How do I estimate my Modified Adjusted Gross Income (MAGI)...?

I will earn about $164,000 this year.  I will contribute about $7,000 to my traditional 403(b) and about $10,000 to my ROTH 403(b).

I am divorced and have one minor child dependent.

I'm trying to figure out if my MAGI will be less than $139,000 so that I can contribute to my ROTH IRA.  I will not itemize, as I currently rent and have no real deductions to list.

Thanks for the help!!!!  I could not find a good calculator/estimator.

3 Answers

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  • danxp2
    Lv 6
    6 months ago
    Favorite Answer

    What Is Modified Adjusted Gross Income (MAGI)?

    Modified adjusted gross income (MAGI) is an important number. First of all, it determines whether you can contribute to a Roth IRA and if you can deduct IRA contributions. It also factors into your eligibility for certain education tax benefits and income tax credits. Furthermore, it establishes your eligibility for income-based Medicaid and subsidized health insurance plans on the Health Insurance Marketplace.

    Still, as important as this number is, you won’t find it on your tax return. You’ll have to crunch some numbers to find your MAGI.

    How Modified Adjusted Gross Income Works

    Determining your MAGI is a three-step process:

    1 Figure your gross income for the year.

    2 Calculate your adjusted gross income (AGI).

    3 Add back certain deductions to find your MAGI.

    Figure Your Gross Income

    Your gross income includes everything you earned during the year from:

    Alimony

    Business income

    Capital gains

    Dividends

    Interest

    Farm income

    Rental and royalty income

    Retirement income

    Tips

    Wages

    Note: There are two scenarios in which alimony payments are not considered gross income. The first is if your divorce agreement was executed after 2018. The second is if your divorce agreement was executed before 2019, but later modified to expressly state that such payments are not deductible for the payer.

    Your gross income appears on line 7b of Form 1040. 

    Calculate Your AGI (or Find It on Your Tax Return)

    Your adjusted gross income (AGI) is important because it’s the total taxable income calculated before itemized or standard deductions, exemptions, and credits are taken into account. It dictates how you can use various tax credits and exemptions. For example, AGI affects the amount of money you can claim for the child tax credit.

    Your adjusted gross income is equal to your gross income, less certain tax-deductible expenses, including:

    Certain business expenses for performing artists, reservists, and fee-basis government officials

    Educator expenses

    Half of any self-employment taxes

    Health insurance premiums (if you’re self-employed)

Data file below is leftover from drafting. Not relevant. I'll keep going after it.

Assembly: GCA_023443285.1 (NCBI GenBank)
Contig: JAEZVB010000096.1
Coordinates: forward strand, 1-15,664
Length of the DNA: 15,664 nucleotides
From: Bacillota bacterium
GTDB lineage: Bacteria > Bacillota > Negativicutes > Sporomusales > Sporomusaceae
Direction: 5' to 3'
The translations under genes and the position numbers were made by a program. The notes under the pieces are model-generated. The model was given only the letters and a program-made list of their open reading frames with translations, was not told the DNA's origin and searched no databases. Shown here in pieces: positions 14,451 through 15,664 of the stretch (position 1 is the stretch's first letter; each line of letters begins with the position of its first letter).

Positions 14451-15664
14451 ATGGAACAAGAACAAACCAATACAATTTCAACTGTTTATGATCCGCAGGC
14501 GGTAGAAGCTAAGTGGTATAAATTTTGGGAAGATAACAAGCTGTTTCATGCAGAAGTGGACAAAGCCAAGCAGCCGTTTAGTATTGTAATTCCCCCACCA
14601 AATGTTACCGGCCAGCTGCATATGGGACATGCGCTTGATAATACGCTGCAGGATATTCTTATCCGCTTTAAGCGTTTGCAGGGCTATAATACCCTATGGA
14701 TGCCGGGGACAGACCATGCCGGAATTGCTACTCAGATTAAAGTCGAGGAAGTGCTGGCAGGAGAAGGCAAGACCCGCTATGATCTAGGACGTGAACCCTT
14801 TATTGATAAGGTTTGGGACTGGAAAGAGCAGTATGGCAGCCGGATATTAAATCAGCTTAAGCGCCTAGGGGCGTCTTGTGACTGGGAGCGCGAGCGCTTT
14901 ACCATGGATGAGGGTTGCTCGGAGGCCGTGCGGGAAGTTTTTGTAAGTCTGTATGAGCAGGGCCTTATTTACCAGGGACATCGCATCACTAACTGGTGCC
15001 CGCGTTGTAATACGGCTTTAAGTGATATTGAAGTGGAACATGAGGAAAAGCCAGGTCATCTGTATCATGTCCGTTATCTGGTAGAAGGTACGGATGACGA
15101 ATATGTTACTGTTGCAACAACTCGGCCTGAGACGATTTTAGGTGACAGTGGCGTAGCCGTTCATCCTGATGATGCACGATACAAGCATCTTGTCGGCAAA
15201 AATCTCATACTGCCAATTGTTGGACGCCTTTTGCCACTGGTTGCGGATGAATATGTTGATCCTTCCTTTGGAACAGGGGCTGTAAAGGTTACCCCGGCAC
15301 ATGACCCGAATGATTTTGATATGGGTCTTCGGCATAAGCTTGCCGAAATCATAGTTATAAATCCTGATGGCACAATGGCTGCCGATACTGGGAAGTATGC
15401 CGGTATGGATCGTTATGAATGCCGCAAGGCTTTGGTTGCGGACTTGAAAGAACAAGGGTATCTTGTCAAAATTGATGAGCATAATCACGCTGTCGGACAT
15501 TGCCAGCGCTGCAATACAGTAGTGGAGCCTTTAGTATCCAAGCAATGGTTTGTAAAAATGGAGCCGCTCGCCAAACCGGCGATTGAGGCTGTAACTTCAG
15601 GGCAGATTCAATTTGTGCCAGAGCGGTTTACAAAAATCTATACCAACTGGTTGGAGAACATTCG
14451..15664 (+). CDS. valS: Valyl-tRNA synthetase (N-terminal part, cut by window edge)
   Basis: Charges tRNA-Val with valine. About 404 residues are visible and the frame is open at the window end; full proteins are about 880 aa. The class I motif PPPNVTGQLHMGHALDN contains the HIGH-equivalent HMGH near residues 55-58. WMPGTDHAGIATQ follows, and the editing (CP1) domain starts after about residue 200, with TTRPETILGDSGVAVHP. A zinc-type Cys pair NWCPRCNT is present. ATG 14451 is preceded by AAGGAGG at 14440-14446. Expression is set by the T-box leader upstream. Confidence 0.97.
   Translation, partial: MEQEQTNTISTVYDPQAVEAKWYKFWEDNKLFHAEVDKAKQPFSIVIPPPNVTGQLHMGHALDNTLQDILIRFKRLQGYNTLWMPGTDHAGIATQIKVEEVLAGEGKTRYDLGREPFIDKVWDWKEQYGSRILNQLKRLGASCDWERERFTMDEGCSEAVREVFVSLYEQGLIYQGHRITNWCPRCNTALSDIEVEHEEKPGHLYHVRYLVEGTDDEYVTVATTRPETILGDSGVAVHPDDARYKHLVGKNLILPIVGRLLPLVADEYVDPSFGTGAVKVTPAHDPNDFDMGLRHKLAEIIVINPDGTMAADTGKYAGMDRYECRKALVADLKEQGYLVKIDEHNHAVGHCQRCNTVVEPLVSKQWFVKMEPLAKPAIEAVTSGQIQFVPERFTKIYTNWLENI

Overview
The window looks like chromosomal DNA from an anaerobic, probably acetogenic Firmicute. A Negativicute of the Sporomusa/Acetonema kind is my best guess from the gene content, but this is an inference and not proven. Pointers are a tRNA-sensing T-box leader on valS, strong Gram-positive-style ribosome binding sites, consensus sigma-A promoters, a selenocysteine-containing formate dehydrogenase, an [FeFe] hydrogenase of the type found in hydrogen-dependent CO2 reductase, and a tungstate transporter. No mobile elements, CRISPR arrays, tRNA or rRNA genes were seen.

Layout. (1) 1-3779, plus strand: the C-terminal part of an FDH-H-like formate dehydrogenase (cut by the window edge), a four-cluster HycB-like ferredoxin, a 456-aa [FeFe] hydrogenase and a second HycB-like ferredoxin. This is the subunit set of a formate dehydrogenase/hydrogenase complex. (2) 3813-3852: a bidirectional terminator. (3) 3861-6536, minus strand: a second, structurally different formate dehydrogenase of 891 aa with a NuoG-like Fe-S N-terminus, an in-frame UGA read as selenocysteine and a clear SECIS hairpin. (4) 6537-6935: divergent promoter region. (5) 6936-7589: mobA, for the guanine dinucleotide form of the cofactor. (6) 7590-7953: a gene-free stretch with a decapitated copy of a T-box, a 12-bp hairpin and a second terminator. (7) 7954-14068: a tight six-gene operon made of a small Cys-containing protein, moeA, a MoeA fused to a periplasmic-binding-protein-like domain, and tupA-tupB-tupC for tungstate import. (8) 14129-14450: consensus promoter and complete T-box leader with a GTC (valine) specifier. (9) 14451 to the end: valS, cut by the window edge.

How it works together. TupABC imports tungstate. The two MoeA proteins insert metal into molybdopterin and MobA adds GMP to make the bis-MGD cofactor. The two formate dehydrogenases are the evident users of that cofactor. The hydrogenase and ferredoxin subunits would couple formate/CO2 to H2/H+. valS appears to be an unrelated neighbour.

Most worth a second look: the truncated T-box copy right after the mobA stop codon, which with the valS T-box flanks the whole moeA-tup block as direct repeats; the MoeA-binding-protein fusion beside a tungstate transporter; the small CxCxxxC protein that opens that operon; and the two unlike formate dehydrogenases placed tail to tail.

Health savings account (HSA) contributions

    Moving expenses for members of the Armed Forces moving due to active duty

    Penalties on early withdrawal of savings

    Retirement plan contributions (including IRAs and self-employed retirement plan contributions)

    Student loan interest

    Tuition and fees

     You can do the math to figure out your AGI, or you can find it online 8b of Form 1040. 

    Add Back Certain Deductions

    To find your MAGI, take your AGI and add back:

    Any deductions you took for IRA contributions and taxable Social Security payments

    Any deductions you took for student loan interest or tuition

    Excluded foreign income

    Half of your self-employment taxes

    Interest from EE savings bonds used to pay for higher education expenses

    Losses from a publicly-traded partnership

    Passive income or loss

    Qualified tuition expenses

    Rental losses

    The exclusion for adoption expenses

    Many of these deductions are not commonly used, so your MAGI and AGI could be similar or even identical.

    With the information you gave

    At best given the information you shared you are over the 139,000 limit. Nothing you have shared indicates your MAGI or AGI will be less then the 164,000.

    At the very best you are 164,000 - 17,000 if all of your retirement plans are deductible and none of them have to be added back, you are still only at 143,000... which I don’t think you get to subtract your Roth 403(b) contributions anyway. You don’t mention you are self-employed.  No you would not be able to be below the MAGI of 139,000 

  • 6 months ago

    You take what you will earn, add any other income, subtract what you will contribute to the traditional 403(b) (but NOT what you will contribute to IRAs or to Roths) and any other adjustments (except traditional IRA contributions).

  • Joe
    Lv 4
    6 months ago

    you make enough money to ask a more qualified person

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